realistically continue to cohabit? Is there a threat or presence of violence? Can you afford to

move out? What will be the least disruptive living arrangement for your children? If you are

renting, will your landlord agree to remove your name from the lease (or transfer the lease to

your spouse’s name if they weren’t on the lease)?


You can and should talk to a family lawyer to get legal advice on whether to move out and how

that decision may impact important issues such as responsibility for household expenses and

parenting arrangements.


Matrimonial Home Rights British Columbia


Now for the big question: Do you lose your claim over the family residence if you move out

during separation or divorce? The short answer is no. If you have a legal right to a share of the

family residence, you do not lose that right by moving out.


Here are the specifics: you have a legal right to a share in the family residence if you (i) co-own

the property and/or (ii) qualify as a “spouse” under BC family law. Assuming you meet either or

both of those conditions, you can move out and doing so will not impact your matrimonial

home rights. British Columbia’s Family Law Act defines a spouse as a person who:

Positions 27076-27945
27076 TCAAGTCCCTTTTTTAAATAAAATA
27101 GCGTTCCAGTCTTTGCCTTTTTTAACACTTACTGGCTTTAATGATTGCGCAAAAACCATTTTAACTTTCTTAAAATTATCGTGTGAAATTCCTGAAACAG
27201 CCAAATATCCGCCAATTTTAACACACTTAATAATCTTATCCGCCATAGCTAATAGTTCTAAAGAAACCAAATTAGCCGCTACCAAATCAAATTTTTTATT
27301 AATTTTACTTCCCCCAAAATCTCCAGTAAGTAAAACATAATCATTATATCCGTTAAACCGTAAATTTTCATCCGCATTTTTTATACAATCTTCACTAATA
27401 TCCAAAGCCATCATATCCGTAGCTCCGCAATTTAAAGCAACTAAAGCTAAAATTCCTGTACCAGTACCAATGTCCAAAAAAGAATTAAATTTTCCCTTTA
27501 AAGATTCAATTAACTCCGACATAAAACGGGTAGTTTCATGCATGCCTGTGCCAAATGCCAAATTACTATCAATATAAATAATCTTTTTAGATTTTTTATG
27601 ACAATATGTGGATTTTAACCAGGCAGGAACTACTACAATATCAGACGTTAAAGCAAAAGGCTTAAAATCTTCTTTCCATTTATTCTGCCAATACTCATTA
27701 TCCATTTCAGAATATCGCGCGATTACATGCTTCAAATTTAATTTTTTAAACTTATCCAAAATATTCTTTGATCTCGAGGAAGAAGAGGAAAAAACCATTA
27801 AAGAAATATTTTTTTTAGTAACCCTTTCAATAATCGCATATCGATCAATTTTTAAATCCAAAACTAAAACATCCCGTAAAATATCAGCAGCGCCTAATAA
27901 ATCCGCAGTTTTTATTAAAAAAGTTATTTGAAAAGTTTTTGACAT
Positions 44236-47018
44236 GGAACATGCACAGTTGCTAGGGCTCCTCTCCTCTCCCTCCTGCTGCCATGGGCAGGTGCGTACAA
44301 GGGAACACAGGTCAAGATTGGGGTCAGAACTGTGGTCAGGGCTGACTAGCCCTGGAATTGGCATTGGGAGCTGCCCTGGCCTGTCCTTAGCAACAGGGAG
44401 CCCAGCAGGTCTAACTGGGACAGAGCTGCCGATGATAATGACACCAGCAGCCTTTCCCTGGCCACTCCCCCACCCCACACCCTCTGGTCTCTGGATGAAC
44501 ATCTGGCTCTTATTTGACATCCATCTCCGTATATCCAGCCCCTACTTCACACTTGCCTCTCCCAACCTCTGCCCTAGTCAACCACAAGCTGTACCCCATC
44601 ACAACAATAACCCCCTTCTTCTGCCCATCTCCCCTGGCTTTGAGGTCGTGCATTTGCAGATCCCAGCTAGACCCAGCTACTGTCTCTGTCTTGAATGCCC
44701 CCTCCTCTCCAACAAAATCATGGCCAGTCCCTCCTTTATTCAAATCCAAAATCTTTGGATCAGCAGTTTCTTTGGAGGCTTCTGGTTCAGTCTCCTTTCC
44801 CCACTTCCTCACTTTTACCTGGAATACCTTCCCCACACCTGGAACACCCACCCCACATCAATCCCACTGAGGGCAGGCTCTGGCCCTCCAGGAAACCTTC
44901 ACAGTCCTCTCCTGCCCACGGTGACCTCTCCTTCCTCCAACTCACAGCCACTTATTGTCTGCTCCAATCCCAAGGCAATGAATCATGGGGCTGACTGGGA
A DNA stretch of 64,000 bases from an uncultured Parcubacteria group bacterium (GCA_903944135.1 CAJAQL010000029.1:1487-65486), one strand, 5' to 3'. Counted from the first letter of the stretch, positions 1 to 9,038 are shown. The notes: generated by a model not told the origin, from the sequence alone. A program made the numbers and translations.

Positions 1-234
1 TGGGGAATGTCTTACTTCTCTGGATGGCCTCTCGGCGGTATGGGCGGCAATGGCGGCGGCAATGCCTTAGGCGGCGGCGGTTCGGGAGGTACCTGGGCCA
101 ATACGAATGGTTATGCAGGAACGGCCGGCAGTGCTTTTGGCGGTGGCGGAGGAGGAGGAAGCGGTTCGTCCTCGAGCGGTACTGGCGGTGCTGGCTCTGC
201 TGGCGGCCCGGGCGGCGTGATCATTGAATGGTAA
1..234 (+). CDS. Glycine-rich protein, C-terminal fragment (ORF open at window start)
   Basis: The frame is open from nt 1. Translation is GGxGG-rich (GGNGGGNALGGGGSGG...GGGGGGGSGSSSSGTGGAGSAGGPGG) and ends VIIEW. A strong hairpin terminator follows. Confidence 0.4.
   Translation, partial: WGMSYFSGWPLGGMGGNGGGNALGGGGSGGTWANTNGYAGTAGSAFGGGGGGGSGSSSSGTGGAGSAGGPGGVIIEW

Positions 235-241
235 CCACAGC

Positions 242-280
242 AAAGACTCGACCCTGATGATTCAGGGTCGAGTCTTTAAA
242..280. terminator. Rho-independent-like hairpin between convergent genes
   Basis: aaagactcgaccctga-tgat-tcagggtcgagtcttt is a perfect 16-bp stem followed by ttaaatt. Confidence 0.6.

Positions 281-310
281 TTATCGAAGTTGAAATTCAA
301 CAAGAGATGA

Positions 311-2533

· is married to another person, or

· has lived with another person in a marriage-like relationship for a continuous period of

at least 2 years (i.e., common law spouses).


Things can be a bit trickier if your name is not registered on title to the property. If you qualify

as a “spouse” but the family residence is only in your spouse’s name, you should consider

taking steps—discussed below—to protect your interest in the property from being sold or

borrowed against (e.g., mortgaged or used as collateral for a loan) without your knowledge.


Steps you can take to protect matrimonial home rights


British Columbia statutes offer several options for separating spouses to protect their rights and

prevent unauthorized sale or borrowing against a family residence. The process of property

division during divorce can take some time, so it is worthwhile to consider taking steps to

protect your legal interests while you and your spouse are sorting through the issues arising

from the breakdown of your marriage.


If you and your spouse are going to court or have already started family court proceedings, you